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Mon, February 14th, 2022 - 7:00AM
Tue, February 15th, 2022 - 7:00AM
John Sykes
Avalanche risk The Bottom Line

The avalanche danger is MODERATE above 2500′ today. Lingering wind slabs up to 1′ deep are possible for a person to trigger, especially in steeper terrain along ridgelines. Another storm is approaching the area this afternoon which will bring increased winds and cloud cover and 4-8″ of snowfall by tomorrow morning. The new snow and winds will create fresh wind slabs that will be more reactive to human triggers and will increase the avalanche danger. Below 2500′ the avalanche danger is LOW.

Special Announcements
Mon, February 14th, 2022
Above 2,500'
2 - Moderate
Avalanche risk
1 - Low
Avalanche risk
Below Treeline
Below 1,000'
1 - Low
Avalanche risk
0 - No Rating
1 - Low
2 - Moderate
3 - Considerable
4 - High
5 - Extreme
Avalanche risk Avalanche risk Avalanche risk Avalanche risk Avalanche risk
Travel Advice Generally safe avalanche conditions. Watch for unstable snow on isolated terrain features. Heightened avalanche conditions on specific terrain features. Evaluate snow and terrain carefully; identify features of concern. Dangerous avalanche conditions. Careful snowpack evaluation, cautious route-finding, and conservative decision-making essential. Very dangerous avalanche conditions. Travel in avalanche terrain not recommended. Extraordinarily dangerous avalanche conditions. Avoid all avalanche terrain.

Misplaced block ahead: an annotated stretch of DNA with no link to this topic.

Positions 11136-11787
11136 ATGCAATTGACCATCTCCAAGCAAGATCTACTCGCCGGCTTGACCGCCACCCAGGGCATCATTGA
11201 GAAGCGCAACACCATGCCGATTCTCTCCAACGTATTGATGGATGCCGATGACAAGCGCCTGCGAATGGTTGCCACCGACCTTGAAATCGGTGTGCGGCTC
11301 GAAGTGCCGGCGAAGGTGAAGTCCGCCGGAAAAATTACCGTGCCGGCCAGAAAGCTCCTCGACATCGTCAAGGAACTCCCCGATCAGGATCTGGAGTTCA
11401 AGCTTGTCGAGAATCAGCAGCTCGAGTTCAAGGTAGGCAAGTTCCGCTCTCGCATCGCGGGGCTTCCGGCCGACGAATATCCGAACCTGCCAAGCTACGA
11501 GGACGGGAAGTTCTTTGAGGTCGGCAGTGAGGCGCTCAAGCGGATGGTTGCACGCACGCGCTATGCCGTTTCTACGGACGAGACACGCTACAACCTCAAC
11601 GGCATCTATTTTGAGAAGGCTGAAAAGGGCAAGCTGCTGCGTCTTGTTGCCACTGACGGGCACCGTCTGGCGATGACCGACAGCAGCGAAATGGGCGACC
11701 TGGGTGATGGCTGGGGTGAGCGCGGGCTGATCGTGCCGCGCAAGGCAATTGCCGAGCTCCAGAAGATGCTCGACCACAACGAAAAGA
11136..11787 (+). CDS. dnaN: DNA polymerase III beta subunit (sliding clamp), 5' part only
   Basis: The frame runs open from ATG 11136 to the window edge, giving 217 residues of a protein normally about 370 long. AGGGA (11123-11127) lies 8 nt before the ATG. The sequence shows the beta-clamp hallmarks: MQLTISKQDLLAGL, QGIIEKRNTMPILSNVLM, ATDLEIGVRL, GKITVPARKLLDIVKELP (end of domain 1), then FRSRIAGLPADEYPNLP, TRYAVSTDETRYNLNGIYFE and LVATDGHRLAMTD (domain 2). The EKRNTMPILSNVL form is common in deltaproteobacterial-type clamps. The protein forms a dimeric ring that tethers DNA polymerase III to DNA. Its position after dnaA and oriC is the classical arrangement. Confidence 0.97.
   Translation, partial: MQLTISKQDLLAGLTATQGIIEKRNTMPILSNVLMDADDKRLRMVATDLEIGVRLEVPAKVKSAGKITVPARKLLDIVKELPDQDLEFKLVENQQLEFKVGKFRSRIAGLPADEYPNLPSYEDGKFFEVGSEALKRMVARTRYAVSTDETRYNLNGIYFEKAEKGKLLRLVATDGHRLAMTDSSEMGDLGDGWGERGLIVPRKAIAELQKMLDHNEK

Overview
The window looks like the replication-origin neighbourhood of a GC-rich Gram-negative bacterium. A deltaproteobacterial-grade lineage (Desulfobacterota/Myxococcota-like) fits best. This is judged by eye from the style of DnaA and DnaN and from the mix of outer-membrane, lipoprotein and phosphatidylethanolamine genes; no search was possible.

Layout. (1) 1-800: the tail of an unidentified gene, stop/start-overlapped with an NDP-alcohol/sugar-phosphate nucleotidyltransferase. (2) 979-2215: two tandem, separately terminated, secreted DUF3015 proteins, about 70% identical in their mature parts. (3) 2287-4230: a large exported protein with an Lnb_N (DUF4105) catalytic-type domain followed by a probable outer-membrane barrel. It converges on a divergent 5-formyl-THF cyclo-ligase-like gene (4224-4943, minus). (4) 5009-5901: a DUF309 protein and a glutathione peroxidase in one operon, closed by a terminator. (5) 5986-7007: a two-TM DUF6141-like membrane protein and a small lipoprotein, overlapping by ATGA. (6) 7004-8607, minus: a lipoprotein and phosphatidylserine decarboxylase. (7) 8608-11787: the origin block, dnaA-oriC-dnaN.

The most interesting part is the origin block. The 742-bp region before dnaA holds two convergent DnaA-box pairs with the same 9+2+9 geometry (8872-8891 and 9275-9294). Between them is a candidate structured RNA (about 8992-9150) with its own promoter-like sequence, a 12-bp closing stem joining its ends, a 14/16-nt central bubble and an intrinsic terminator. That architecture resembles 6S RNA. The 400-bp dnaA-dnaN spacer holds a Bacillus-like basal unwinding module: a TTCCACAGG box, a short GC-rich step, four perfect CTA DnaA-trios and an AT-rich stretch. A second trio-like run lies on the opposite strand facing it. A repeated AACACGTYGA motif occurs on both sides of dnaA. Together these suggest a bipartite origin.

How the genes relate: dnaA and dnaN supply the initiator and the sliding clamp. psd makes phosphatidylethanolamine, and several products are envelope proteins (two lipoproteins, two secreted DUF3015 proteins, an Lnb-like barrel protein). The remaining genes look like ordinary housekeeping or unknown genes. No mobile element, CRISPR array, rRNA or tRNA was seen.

Likelihood of Avalanches Natural and human-triggered avalanches unlikely. Natural avalanches unlikely; human-triggered avalanches possible. Natural avalanches possible; human-triggered avalanches likely. Natural avalanches likely; human-triggered avalanches very likely. Natural and human-triggered avalanches certain.
Avalanche Size and Distribution Small avalanches in isolated areas or extreme terrain. Small avalanches in specific areas; or large avalanches in isolated areas. Small avalanches in many areas; or large avalanches in specific areas; or very large avalanches in isolated areas. Large avalanches in many areas; or very large avalanches in specific areas. Very large avalanches in many areas.
Avalanche Problem 1
  • Wind Slabs
    Wind Slabs
  • Certain
    Very Likely
  • Historic (D4-5)
    Very Large (D3)
    Large (D2)
    Small (D1)
Wind Slabs